Leo Varadkar has again insisted he does not want the Tánaiste to resign
The Taoiseach has again insisted he does not want the Tánaiste Frances Fitzgerald to resign her position.
Leo Varadkar is due to speak with Fianna Fáil leader Micheál Martin again today in a bid to break the impasse over the garda whistleblower controversy – and avoid a Christmas election.
Meanwhile, the Fine Gael National Executive Council is holding an emergency meeting to discuss its strategy for a potential vote - in the event the parties fail to reach a compromise.
Speaking outside the meeting, Leo Varadkar said he remains hopeful that a resolution can be found:
“Certainly if there is a way to avoid the Government falling and the Dáil collapsing and an election, I am open to that,” he said.
“But it can’t involve the Tánaiste being forced to resign because that would just be the wrong thing to do.”
He admitted however, that he would be forced to accept Minister Fitzgerald's resignation should she take the decision to hand it in:
“If somebody resigns and they vacate their office and go home can you force them to come into work?” he asked.
“But I don’t want there to be any ambiguity about this; there is no subtle message being sent out there to the Tánaiste that she should even consider resigning.
“I won’t be seeking a resignation; I don’t want her to offer it to me.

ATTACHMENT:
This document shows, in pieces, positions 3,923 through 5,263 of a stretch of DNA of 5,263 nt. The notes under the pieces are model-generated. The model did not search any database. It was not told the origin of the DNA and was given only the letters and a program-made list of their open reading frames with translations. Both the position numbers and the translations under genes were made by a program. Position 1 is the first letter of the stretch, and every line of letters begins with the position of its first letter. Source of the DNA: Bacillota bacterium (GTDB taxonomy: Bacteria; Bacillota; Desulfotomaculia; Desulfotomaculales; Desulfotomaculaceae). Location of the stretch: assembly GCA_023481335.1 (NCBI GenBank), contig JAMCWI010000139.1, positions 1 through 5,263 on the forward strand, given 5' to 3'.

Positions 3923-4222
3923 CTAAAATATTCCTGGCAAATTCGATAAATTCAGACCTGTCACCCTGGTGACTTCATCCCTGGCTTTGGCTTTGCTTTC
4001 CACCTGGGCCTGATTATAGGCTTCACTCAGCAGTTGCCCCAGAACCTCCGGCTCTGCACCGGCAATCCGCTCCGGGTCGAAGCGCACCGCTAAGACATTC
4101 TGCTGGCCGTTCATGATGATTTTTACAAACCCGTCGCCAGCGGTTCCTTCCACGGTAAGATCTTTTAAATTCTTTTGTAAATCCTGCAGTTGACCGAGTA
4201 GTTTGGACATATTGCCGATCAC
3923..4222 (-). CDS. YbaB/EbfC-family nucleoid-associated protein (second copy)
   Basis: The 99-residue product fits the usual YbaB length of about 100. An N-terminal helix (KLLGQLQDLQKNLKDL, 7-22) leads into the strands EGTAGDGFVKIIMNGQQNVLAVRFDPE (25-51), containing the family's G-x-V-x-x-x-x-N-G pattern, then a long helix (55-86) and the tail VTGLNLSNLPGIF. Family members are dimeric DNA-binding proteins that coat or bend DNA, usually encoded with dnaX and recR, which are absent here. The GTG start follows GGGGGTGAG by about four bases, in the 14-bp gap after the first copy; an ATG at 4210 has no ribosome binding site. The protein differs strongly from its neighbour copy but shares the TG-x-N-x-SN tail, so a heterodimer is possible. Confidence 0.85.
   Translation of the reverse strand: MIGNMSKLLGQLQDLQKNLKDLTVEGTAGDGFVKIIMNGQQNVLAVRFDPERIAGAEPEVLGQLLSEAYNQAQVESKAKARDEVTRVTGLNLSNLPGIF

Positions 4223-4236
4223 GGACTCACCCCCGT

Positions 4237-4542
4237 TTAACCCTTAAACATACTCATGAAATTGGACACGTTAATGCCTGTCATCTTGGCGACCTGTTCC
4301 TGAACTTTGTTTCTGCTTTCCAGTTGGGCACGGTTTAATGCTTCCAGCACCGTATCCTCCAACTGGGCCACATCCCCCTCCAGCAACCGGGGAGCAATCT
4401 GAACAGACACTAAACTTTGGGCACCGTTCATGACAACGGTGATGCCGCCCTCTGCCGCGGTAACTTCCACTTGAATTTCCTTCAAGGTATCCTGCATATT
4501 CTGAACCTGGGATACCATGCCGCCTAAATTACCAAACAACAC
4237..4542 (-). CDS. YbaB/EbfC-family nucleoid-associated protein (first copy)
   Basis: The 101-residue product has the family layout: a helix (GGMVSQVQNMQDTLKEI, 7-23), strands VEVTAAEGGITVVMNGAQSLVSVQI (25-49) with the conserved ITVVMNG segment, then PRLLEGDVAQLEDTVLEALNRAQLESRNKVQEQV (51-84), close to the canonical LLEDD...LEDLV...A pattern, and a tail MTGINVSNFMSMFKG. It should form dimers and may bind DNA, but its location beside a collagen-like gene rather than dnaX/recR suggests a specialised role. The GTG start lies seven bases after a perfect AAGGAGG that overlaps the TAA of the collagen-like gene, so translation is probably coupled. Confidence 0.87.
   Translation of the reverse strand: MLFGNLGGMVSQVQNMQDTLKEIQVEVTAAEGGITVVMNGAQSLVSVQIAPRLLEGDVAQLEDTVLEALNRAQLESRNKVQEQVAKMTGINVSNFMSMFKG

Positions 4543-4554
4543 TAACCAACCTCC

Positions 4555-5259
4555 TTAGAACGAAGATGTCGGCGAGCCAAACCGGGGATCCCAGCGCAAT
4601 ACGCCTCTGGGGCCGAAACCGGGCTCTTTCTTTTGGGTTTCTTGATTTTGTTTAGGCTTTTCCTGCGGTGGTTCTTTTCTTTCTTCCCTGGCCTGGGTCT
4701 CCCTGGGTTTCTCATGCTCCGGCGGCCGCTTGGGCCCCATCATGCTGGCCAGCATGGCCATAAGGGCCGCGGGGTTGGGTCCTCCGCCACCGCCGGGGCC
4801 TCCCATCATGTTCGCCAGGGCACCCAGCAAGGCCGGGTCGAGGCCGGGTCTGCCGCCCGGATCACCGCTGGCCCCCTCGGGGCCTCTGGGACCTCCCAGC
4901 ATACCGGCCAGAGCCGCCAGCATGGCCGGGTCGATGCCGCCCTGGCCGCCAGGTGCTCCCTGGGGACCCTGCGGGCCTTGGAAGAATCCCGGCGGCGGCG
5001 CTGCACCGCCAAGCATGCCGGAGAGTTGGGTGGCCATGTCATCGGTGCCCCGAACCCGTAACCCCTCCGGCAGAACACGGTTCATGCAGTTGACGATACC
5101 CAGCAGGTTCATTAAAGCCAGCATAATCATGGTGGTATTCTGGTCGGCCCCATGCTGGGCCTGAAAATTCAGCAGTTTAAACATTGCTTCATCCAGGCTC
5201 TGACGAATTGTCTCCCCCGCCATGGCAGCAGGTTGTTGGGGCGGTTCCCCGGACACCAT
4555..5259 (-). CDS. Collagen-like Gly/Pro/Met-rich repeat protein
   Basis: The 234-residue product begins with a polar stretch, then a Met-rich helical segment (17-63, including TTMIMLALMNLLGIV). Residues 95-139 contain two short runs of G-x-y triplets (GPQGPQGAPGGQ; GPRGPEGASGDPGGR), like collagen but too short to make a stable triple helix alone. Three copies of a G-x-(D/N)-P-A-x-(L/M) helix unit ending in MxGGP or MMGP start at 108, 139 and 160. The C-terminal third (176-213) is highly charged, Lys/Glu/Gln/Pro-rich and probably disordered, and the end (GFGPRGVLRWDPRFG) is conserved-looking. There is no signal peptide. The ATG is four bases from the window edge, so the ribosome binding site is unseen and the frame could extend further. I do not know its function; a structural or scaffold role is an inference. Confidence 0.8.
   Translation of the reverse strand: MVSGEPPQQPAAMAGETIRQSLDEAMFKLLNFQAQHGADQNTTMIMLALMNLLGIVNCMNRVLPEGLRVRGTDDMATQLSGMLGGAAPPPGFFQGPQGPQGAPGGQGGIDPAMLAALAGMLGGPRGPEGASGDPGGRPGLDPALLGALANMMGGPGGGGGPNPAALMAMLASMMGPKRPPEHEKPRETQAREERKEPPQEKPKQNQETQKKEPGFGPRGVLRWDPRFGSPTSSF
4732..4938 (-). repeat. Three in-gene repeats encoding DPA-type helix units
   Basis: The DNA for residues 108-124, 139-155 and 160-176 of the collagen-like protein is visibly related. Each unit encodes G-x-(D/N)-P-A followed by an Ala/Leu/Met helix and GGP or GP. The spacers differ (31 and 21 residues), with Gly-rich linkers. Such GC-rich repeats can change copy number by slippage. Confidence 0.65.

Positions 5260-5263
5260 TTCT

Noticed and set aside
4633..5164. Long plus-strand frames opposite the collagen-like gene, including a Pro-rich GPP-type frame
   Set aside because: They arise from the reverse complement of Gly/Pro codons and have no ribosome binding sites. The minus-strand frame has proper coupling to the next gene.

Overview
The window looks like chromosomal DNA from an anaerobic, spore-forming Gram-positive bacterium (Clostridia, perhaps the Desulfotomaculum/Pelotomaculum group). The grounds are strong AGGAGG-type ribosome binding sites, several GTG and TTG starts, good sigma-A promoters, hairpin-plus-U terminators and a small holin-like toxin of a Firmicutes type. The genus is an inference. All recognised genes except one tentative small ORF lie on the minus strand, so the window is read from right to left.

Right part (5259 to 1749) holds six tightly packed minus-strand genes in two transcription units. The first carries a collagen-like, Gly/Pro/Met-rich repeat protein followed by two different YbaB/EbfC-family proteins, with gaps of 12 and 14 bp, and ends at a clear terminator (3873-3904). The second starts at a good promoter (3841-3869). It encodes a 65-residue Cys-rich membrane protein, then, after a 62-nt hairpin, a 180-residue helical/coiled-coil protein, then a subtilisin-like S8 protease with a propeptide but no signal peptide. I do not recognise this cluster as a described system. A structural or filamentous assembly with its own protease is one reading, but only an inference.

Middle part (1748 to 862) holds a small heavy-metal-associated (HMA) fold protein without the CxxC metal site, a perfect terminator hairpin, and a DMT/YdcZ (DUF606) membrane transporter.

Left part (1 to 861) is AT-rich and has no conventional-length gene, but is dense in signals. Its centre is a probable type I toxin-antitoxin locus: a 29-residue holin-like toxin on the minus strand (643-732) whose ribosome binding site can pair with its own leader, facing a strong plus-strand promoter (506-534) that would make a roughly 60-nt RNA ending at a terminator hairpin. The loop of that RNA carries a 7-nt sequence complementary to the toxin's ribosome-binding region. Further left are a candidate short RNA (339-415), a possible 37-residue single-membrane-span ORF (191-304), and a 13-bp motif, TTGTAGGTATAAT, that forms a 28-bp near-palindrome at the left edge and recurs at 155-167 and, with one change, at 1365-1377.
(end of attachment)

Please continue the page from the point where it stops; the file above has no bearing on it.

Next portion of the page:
“As I said yesterday, I don’t think she has done anything wrong.”
This afternoon, Fianna Fáil’s Brexit spokesperson Stephen Donnelly told Newstalk that now is a time for cool heads – and called on the Tánaiste to ‘do the right thing:’
“It is not in anybody’s interest to have an election right now,” he said. “It is not in the country’s interest to have an election right now.”
“This is a very specific call. It is directed towards Frances Fitzgerald.”
“The simple fact is the majority of TDs in Dáil Éireann do not have confidence in Frances Fitzgerald.
“Our position is that, based on very, very serious information that came into the public domain in the last ten days; that she should step back.
“Our hope is that she will do so.”
Following the Fine Gael National Executive Council meeting this morning, council chair Gerry O’Connell said there could be a “busy few weeks” on the horizon but insisted the party will be prepared if an election is called:
“We approved the holding of a number of general election conventions, we will have over half of our general election candidates in place by Tuesday of next week,” he said.
“We have to stress, we are not looking for a general election, we don’t want a general election but we have to be prepared.
“We want to win the next general election decisively so our preparations have started from today.”
On Friday, Fianna Fáil tabled a motion of no confidence in the Tánaiste over her handling of the whistleblower scandal.
The motion will be debated in the Dáil next Tuesday. If it is passed, the party will be in breach of the confidence and supply agreement that is propping up the minority-led Fine Gael government - triggering a general election.
Should the Tánaiste resign or be removed from her position in the meantime, the crisis could be avoided.
However, the Fine Gael Parliamentary Party on Thursday voted unanimously to support her.
Outside the meeting of the party's executive council this morning, junior minister John Paul Phelan rejected suggestions that the Tánaiste could step aside while the matter is being investigated by the Disclosures Tribunal.
The Tribunal has confirmed it will examine the issue in January.
However, Mr Phelan has said that could take months – and would set a dangerous precedent.
“Should we really have the minister for jobs effectively in the sin bin?” he asked. “Is that a way to run the country?”